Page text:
In my opinion, that’s really the whole point of being in residential real estate. It’s a business built on relationships and cultivating friendships and nothing has been more rewarding for me in the past 10 years than creating those bonds. You have an opportunity to play an important role in a serious life transition — whether the catalyst for the move is positive or negative — and I never take that trust for granted. I can honestly say that I probably spend more time talking clients out of properties than into them to ensure that it’s the right fit long term. It’s not about a quick sale or a fast turnover but making sure the investment is sound and the house will fit the client’s needs.


4. Your blogs are always helpful and often very funny. What would you say are the top three things not to do when clients show their home?

I definitely tell it like it is and I’m not one to mince words. Sometimes I try to get a blunt point across by softening it with humor but the message is always pretty clear. For sellers, I would drive home three points:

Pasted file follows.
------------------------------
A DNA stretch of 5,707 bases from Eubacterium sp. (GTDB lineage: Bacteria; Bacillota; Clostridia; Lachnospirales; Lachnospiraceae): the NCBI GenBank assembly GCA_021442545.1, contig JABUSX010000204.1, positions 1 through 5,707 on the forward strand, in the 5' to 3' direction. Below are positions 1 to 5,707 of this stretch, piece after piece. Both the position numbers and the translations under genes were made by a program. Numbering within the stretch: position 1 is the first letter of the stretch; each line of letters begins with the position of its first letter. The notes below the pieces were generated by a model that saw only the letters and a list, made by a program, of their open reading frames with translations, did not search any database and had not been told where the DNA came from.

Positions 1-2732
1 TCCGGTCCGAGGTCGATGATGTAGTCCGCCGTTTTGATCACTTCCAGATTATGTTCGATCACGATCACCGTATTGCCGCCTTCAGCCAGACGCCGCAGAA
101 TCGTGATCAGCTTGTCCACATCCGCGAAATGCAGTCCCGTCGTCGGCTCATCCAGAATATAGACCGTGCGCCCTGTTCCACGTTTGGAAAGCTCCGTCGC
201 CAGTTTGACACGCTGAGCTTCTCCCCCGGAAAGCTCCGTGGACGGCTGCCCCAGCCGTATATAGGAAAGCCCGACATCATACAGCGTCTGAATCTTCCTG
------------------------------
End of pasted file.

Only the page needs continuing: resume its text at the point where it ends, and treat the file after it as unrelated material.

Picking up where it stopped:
• Don’t even think about being present for a showing. A buyer needs time to envision themselves as the owner of your home, cooking in your kitchen and waking up in your bedroom. That daydreaming can’t happen if you’re there — even on the sidelines — and your simple presence can translate as an “offer repellant”.  If there are important points you want to make, that information can be left for the buyer as part of a marketing packet.
  • The work that goes into selling a home should not be taken lightly. To get top dollar in a competitive market, it has to show like a model. You should spend 2-4 weeks ahead of listing just working through a “TO DO” list from your agent so that it’s in top condition when it hits the market. The tough part is continuing to live like that but it will translate into more money in your pocket, guaranteed.
  • Do not decline showings unless it is an absolute emergency. If you take buyer traffic for granted, you’re overestimating the likelihood that they will circle back. If you decline an appointment, you may not get a second chance. Buyers have busy lives too. Make it easy for them to see your property on their time.


5. Was there a home that stands out in your mind as being completely outrageous or beautiful? 

I’ve definitely seen it all. The homes that stand out as outrageous are the ones where you wonder if the owner actually knows the house is on the market for sale. Some people put little to no effort into staging or presentation and those are always the ones that sit on the market forever without interest. I’m not suggesting it’s easy but if you’re going to share your house with the public, you should be proud of what you’re presenting. Selling homes is essentially like matchmaking — you want people to fall in love. It doesn’t help your case if you show up in a dirty robe an acne mask.